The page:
How To Notarize Will In Texas
A Will doesn’t have to be notarized in Texas to be valid but requirements differ depending on whether it is a holographic will or an attested will. You can make your Will “self-proving” to speed up probate because it allows the court to accept the Will without contacting the witnesses who signed it. The process of “self-proving” a Will involves you and your two witnesses going to a notary and signing an affidavit that states who you are and that you and the witnesses knew you were signing the Will.
A holographic Will is a Will written completely in the testator’s (person making the will) own handwriting and is signed by the testator. A holographic will does not have to be signed by two witnesses for it to be valid in Texas. You can write a holographic will on anything or any material not just stationery. In fact there have been cases where people have written their wills on walls or even floors. As long as the holographic will is in the handwriting of the testator and is signed by the testator then it is valid in Texas.
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A Formal Attested Will
An attested is a Will that is a typed Will that is signed by the testator and two witnesses that are not named in the Will. Usually, an attested will is typed and prepared by an experienced attorney. The two witnesses must be at least 14 years old and have to sign their names to the will in their own handwriting in the presence of the testator. But the two witnesses do not have to sign the Will in the presence of each other. You can only attach a self-proving affidavit to an attested will.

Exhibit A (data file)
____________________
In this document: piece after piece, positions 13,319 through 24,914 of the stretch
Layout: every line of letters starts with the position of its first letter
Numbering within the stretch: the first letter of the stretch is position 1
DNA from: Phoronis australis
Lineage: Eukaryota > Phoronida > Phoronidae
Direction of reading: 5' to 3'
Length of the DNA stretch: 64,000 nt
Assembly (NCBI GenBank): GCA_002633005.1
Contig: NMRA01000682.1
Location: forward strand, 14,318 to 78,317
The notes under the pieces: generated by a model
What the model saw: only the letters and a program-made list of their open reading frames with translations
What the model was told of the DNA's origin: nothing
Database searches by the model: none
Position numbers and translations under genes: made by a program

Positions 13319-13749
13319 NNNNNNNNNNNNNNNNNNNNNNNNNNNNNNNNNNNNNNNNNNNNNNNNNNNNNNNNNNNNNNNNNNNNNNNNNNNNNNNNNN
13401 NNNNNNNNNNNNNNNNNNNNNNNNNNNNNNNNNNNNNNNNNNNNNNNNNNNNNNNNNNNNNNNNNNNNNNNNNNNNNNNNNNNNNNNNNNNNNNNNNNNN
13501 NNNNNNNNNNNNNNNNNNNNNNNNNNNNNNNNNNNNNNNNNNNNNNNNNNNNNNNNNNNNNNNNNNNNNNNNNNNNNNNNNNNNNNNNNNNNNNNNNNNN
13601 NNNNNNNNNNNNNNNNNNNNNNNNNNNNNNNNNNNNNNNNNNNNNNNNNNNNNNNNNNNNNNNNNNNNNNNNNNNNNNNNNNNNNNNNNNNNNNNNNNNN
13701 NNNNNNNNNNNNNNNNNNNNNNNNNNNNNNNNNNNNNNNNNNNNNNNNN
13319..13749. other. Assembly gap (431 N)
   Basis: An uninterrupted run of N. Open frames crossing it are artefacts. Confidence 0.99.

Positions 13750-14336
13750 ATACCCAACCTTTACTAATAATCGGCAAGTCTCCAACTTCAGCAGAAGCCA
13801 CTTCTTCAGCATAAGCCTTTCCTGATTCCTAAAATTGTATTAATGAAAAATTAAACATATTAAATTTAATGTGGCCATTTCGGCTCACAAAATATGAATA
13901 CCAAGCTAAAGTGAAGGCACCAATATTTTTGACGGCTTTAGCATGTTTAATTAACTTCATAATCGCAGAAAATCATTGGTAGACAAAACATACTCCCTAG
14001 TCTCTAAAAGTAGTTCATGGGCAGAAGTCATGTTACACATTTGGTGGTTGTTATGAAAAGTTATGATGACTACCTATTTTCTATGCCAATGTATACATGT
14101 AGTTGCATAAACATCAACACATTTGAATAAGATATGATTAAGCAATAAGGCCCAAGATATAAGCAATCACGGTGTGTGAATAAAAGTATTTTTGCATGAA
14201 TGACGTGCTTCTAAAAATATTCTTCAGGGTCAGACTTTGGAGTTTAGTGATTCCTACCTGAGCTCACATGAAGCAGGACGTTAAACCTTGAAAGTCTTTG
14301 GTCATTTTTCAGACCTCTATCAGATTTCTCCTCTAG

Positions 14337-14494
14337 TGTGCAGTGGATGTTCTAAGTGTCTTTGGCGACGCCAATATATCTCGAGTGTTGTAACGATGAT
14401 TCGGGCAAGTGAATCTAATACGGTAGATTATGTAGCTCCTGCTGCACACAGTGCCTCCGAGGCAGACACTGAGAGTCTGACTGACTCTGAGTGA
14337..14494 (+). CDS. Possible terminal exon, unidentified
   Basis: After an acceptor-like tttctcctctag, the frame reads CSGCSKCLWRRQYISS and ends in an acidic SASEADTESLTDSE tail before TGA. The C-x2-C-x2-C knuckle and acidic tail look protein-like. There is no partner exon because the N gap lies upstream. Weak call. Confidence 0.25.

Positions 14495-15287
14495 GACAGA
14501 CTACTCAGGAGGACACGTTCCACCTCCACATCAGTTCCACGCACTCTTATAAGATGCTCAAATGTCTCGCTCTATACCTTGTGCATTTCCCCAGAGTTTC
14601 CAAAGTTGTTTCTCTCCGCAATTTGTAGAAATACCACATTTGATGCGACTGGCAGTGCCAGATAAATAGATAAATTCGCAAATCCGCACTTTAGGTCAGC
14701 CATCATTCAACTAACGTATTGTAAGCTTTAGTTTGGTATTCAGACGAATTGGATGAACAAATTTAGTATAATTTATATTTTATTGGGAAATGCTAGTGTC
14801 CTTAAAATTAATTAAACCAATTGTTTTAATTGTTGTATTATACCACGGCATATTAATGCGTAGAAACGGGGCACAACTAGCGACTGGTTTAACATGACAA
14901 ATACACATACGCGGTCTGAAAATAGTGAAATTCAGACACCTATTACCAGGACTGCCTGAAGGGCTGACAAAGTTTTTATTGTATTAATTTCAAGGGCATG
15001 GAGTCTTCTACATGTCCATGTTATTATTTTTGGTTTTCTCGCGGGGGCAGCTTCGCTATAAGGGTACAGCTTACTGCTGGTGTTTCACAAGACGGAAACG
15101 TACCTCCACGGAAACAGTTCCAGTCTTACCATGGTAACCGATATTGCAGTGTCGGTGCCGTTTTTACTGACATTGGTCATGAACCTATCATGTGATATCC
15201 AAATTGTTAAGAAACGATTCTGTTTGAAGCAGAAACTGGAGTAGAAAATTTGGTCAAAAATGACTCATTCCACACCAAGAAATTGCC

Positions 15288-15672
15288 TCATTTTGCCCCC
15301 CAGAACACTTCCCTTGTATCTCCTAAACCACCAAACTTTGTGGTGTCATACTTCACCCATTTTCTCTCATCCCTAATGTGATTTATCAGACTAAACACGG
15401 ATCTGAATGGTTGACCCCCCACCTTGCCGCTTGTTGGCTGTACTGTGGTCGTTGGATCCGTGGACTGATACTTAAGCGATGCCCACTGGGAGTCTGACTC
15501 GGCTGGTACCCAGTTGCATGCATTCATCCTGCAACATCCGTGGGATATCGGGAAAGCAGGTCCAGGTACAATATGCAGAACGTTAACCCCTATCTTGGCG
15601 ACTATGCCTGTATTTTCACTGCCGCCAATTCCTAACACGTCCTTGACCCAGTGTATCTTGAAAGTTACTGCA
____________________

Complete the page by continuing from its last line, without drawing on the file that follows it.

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Naming An Executor In Your Will
You need to name an executor who will ensure that the provisions of your Will are carried out exactly how you want after your death. The probate court usually gives the executor authority to act as the testator’s legal representative administering the estate. This is why you need to find someone that you consider highly trustworthy and with good judgment such as a friend or relative capable of handling financial matters. Some of the duties of an executor include:
- Filing a copy of the Will with the local probate court
- Use funds from the estate to pay funeral and burial expenses
- Locate assets of the estate, manage those assets and distribute the assets of the estate
- Pay the debts if the estates before disbursing gifts to beneficiaries
- Care for the assets of the estate until they can be distributed
People that have been convicted for a felony, are incapacitated, or are not residents of Texas are not qualified to serve as an executor or administrator. The probate court will appoint an executor to wind up your estate if you do not appoint one in your Will. Consult an experienced estate planning lawyer to advise you on how to make a legal Will.
You may also be interested in…
- Can You Contest A Will In Texas?
- Spendthrift Trust In Texas
- Testamentary Trust In Texas